The MDHS says that clients have 10 days to appeal the cut-off decision. If the decision is appealed within 10 days, recipients will continue to receive payments until their appeal is heard.

People affected by the cuts can call the Michigan Department of Human Services at 1-855-763-3677 with questions.

Read more
Economy
2:52 pm
Wed October 12, 2011

Prison chief: Inmates should learn building skills, work in community projects

Michigan Department of Corrections Director Dan Heyns.

There’s not a lot of industry inside Michigan’s prisons right now. Most of the jobs involve making prison or guard uniforms.

Dan Heyns says he wants to change that.

The new head of the Michigan Department of Corrections says prisoners should be learning job skills they can use when they’re released.

Heyns has formed a woring group of the state’s 33 prison wardens to look at some options for inmates. Learning the construction trade is one of them.

Another option is for prisons to partner with communities, cleaning up parks, for example.

“There are an awful lot of projects in communities – because they’re so cash-strapped – that wouldn’t get done if not for access to a reasonably cheap labor force," Heyns says.

He says the community projects would give taxpayers something in return for the $2 billion dollar annual state corrections budget.

Heyns also says construction skills would be useful for inmates to learn. He suggested former prisoners could build Department of Natural Resources huts or migrant housing units.

Politics
2:49 pm
Wed October 12, 2011

Republicans seek Michigan campaign finance changes

LANSING, Mich. (AP) - Michigan Secretary of State Ruth Johnson says she is calling for tougher campaign finance laws.

The Republican says Wednesday her plan would create felony charges for the worst violators of Michigan's campaign finance regulations. Felony penalties and harsher fines could be charged in
some circumstances for failing to file regular reports of fundraising and spending activity.

Johnson said her proposals also seek filing requirements to try and prevent clandestine efforts such as a "Tea Party" that unsuccessfully sought to put candidates on the 2010 ballot in Michigan. The effort was widely considered to be a fake and didn't have support from tea party activists.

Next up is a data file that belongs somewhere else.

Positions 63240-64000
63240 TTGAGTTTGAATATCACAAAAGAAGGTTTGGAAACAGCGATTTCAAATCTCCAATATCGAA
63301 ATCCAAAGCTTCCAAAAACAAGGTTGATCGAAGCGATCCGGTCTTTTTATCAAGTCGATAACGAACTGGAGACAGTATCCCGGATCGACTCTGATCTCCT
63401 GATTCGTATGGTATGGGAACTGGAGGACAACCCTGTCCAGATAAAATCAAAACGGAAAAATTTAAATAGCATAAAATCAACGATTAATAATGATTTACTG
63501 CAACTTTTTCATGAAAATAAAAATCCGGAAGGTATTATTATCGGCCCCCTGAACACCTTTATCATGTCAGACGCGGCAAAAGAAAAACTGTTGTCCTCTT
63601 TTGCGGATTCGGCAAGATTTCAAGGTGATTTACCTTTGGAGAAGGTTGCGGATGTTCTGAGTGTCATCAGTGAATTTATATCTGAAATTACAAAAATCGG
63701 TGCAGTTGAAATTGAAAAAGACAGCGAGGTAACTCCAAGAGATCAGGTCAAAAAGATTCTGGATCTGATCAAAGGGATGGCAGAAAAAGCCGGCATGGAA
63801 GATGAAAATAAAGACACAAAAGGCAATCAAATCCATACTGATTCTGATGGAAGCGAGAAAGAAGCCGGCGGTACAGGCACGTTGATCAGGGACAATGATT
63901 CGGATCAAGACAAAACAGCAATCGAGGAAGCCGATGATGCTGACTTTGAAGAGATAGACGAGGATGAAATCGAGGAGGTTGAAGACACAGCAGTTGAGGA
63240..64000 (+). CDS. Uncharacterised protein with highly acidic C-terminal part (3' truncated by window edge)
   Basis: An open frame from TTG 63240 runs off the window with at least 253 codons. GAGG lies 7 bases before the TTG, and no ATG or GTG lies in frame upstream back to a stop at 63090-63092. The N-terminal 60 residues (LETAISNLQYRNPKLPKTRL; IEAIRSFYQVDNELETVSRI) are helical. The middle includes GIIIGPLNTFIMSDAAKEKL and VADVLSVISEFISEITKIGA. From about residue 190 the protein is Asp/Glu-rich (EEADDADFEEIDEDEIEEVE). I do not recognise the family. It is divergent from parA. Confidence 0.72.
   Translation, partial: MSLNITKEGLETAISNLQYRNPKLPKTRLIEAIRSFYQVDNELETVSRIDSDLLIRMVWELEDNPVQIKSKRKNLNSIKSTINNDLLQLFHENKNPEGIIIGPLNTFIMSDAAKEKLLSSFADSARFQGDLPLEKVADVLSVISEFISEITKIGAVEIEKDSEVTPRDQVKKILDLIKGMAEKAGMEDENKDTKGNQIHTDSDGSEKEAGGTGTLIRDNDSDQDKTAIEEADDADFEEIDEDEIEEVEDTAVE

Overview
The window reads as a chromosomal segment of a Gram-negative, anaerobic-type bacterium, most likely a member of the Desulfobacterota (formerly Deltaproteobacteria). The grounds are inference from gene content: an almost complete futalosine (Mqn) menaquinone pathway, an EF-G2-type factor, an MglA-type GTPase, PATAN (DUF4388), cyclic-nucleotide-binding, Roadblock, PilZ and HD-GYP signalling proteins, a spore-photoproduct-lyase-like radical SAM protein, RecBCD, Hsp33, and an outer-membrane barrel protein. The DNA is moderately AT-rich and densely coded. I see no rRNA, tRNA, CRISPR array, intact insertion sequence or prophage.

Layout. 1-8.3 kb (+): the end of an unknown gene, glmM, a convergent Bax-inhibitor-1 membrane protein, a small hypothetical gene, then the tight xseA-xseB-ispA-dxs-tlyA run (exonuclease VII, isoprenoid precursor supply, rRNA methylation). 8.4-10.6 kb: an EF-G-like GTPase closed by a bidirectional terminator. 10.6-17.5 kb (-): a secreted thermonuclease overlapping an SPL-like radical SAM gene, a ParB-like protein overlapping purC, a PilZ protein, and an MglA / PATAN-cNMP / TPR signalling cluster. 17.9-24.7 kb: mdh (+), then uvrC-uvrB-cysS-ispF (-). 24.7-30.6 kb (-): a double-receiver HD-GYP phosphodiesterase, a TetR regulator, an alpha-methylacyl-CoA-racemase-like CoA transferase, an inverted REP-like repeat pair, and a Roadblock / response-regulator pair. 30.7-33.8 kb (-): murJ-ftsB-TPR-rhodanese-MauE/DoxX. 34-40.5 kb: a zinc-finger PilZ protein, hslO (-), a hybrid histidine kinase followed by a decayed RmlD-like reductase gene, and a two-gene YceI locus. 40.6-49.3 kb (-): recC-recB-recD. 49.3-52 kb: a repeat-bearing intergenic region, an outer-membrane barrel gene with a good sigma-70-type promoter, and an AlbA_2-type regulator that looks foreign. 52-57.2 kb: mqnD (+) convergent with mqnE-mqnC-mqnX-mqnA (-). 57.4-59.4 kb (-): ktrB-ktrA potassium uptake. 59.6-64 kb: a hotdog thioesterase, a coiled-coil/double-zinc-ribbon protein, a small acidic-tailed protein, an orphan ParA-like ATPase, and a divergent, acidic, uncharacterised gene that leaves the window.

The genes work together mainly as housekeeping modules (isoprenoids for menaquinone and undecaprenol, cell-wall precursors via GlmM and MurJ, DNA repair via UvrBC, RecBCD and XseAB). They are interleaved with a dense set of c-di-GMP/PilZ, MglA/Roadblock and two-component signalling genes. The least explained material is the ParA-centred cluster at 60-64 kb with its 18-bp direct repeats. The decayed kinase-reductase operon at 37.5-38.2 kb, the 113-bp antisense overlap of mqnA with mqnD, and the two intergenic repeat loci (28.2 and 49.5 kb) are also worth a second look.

Republican state lawmakers say they are introducing bills aimed at achieving some of Johnson's goals.

The Michigan Democratic Party said Johnson's proposals would be ineffective.

Science/Medicine
1:31 pm
Wed October 12, 2011

Safe at Home (Part 3): Women who use force

October is Domestic Violence Awareness Month
user: The Ohio State University Flickr

October is Domestic Violence Awareness Month. At Michigan Radio we have been looking at how domestic violence affects our community, and what programs there are for survivors and abusers that keep people safe at home.

Often, discussions about domestic abuse focus on men who use violence. The National Institute of justice reports that 90 percent of "systematic, persistent, and injurious" violence against an intimate partner is committed by men. But what about female aggressors?

Read more
Politics
12:18 pm
Wed October 12, 2011

In Flint, Vice President Biden blasts Congressional Republicans for stalling jobs bill

Vice President Joe Biden is flanked by Flint police officers and firefighters during a speech at one of the city's fire stations
(photo by Steve Carmody/Michigan Radio)

 Vice President Joe Biden used a speech in Flint to chastise Congressional Republicans for stalling the President’s jobs bill.  

 Senate Republicans blocked a procedural vote on the $447 billion bill last night.    The bill’s tax hike on millionaires was a major reason cited.  

The bill contains money for hiring firefighters and police officers. Biden talked about how budget cuts in recent years have slashed the number of police officers and firefighters on Flint streets.  

Read more
Courts
12:02 pm
Wed October 12, 2011

Abdulmutallab pleads guilty

Umar Farouk Abdulmutallab

Update 11:53 am

Abdulmutallab's stand-by attorney, Anthony Chambers, says he's "disappointed" with the guilty plea, but said he respects the defendant's wishes.

"Certainly no lawyer worth his weight in salt would recommend a plea to life without parole," Chambers said.